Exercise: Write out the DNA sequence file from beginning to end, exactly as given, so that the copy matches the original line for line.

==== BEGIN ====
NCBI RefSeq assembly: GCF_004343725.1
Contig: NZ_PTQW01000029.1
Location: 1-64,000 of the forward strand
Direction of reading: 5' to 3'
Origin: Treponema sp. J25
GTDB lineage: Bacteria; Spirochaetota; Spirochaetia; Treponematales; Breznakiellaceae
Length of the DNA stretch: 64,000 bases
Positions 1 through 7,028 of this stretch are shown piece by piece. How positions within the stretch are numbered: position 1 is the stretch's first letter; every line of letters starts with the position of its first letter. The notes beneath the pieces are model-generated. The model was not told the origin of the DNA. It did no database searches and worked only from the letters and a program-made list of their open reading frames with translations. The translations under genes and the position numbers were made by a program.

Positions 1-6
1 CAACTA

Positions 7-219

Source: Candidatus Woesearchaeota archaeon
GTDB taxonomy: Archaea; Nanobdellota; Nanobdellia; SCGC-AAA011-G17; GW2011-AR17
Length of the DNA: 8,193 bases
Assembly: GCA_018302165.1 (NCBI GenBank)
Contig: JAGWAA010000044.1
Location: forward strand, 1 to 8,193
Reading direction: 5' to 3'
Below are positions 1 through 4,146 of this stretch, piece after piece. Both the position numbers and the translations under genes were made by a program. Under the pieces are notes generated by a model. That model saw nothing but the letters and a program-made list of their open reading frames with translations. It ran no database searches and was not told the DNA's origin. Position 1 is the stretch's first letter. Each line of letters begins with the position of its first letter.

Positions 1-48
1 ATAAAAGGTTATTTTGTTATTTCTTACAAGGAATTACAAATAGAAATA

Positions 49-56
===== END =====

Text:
NCBI RefSeq assembly: GCF_004343725.1
Contig: NZ_PTQW01000029.1
Location: 1-64,000 of the forward strand
Direction of reading: 5' to 3'
Origin: Treponema sp. J25
GTDB lineage: Bacteria; Spirochaetota; Spirochaetia; Treponematales; Breznakiellaceae
Length of the DNA stretch: 64,000 bases
Positions 1 through 7,028 of this stretch are shown piece by piece. How positions within the stretch are numbered: position 1 is the stretch's first letter; every line of letters starts with the position of its first letter. The notes beneath the pieces are model-generated. The model was not told the origin of the DNA. It did no database searches and worked only from the letters and a program-made list of their open reading frames with translations. The translations under genes and the position numbers were made by a program.

Positions 1-6
1 CAACTA

Positions 7-219

Source: Candidatus Woesearchaeota archaeon
GTDB taxonomy: Archaea; Nanobdellota; Nanobdellia; SCGC-AAA011-G17; GW2011-AR17
Length of the DNA: 8,193 bases
Assembly: GCA_018302165.1 (NCBI GenBank)
Contig: JAGWAA010000044.1
Location: forward strand, 1 to 8,193
Reading direction: 5' to 3'
Below are positions 1 through 4,146 of this stretch, piece after piece. Both the position numbers and the translations under genes were made by a program. Under the pieces are notes generated by a model. That model saw nothing but the letters and a program-made list of their open reading frames with translations. It ran no database searches and was not told the DNA's origin. Position 1 is the stretch's first letter. Each line of letters begins with the position of its first letter.

Positions 1-48
1 ATAAAAGGTTATTTTGTTATTTCTTACAAGGAATTACAAATAGAAATA

Positions 49-56